First they came for the Socialists, and I did not speak out – because I was not a Socialist.
Then they came for the Trade Unionists, and I did not speak out – because I was not a Trade Unionist.
Then they came for the Jews, and I did not speak out – because I was not a Jew.
And then they came for me – and there was no one left to speak for me.
Today Christians have a choice. We can either stand up for those who are being pressured and bullied into cowering to the government, or we can wait until everyone else has been defeated and then there will be no one left to speak up for us. It does not matter whether it is a baker, a photographer, or a caterer, if we do not speak up for those who are being crushed by the “legal authority” of the government, we cannot complain when no one speaks up for the Christian church.
This generation’s battle line has been drawn. The confrontation over gender-bending, sexual ethics, and related issues has just begun – it has not been decided. The church must decide, and must voice its decision clearly, whether we stand for those who cannot and will not bow to the pressure of a tiny minority that is hell-bent on forcing its perverted views of sexuality on everyone or if we are simply concerned about our own little cloister.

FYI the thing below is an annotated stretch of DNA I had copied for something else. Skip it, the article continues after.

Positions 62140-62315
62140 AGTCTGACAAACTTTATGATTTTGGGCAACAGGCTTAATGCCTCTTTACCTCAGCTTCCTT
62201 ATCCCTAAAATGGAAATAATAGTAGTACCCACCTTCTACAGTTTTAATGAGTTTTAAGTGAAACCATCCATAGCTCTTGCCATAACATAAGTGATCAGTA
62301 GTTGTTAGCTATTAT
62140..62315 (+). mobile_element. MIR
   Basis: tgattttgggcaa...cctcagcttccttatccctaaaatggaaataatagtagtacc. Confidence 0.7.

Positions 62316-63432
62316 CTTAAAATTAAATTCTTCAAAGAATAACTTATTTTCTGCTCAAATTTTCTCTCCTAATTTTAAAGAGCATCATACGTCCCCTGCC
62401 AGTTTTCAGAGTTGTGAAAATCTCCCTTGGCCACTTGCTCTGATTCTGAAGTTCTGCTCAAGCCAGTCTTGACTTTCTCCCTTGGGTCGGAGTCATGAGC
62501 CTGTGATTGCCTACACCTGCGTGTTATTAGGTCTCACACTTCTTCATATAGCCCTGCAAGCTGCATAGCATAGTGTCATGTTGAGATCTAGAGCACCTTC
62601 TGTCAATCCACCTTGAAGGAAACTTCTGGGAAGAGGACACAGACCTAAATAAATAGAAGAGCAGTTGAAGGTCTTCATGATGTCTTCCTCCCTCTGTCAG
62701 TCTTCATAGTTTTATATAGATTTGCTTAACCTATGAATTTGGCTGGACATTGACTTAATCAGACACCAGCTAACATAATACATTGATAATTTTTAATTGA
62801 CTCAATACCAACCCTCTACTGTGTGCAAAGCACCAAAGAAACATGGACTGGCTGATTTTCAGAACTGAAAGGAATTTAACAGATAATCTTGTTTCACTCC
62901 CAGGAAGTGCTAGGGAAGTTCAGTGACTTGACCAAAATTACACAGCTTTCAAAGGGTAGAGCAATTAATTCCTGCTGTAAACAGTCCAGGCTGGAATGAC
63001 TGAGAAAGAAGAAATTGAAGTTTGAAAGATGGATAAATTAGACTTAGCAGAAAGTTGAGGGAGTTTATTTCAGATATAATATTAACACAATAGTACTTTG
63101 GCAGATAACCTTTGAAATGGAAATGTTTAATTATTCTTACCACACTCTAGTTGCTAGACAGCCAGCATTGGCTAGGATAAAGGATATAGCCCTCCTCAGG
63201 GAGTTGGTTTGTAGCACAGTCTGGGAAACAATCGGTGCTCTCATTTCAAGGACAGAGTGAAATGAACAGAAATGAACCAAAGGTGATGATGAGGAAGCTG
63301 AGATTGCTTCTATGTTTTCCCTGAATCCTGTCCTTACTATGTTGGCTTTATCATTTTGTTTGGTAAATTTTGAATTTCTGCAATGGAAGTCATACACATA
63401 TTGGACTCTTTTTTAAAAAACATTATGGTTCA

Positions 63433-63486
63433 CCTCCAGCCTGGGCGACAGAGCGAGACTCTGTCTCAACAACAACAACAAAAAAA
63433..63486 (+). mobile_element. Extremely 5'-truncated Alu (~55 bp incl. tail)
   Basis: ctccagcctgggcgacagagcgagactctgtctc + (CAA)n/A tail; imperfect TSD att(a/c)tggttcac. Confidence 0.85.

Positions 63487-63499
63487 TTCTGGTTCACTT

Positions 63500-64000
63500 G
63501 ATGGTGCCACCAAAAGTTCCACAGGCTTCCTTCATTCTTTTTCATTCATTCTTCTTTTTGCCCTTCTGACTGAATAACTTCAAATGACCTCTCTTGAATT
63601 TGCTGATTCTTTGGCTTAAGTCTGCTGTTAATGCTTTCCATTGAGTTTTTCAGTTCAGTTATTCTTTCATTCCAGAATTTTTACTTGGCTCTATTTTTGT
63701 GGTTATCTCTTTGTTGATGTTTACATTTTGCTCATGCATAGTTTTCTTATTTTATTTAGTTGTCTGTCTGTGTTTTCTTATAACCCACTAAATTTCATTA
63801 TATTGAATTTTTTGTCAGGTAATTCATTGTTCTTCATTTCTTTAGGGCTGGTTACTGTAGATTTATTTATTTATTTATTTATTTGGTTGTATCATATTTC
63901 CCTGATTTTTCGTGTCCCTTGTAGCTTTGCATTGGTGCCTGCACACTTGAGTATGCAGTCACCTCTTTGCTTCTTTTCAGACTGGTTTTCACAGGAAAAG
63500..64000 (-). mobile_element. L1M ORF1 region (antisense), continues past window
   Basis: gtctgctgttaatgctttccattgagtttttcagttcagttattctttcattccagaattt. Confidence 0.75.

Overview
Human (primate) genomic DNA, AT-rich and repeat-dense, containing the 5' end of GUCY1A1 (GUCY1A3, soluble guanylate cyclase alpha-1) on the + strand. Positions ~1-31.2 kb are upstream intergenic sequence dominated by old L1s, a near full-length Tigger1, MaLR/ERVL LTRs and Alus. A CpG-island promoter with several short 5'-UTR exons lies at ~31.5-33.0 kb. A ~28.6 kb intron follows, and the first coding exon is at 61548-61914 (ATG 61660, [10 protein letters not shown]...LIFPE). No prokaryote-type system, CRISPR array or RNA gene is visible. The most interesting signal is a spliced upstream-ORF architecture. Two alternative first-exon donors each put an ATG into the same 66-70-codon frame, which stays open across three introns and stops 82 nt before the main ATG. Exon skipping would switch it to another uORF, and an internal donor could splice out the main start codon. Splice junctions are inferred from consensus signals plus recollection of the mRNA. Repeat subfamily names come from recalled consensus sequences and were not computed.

After WWII, Martin Niemoeller became one of the most vocal proponents of pacifism. He learned his lesson. He knew he could never be another cog in a war machine. He was a soldier in another army – the army of the Prince of Peace.
Here is a question church – are we going to stand up for those with whom we might have minor disagreements because they do not take communion like we do, or they use a different prayer book than we do, or because they use no prayer book and do not take communion at all? Or are we going to stand with them and for them, because it is the right thing – the only thing – to do?
Woe to those who call evil good and good evil, who put darkness for light and light for darkness, who put bitter for sweet and sweet for bitter. Woe to those who are wise in their own eyes, and shrewd in their own sight! (Isaiah 5:20-21, RSV)
They have healed the wound of my people lightly, saying, ‘Peace, peace,’ when there is no peace. Were they ashamed when they committed abomination? No, they were not at all ashamed; they did not know how to blush. Therefore they shall fall among those who fall; at the time that I punish them, they shall be overthrown, says the LORD. (Jeremiah 6:14-15, see also 8:11-12, RSV)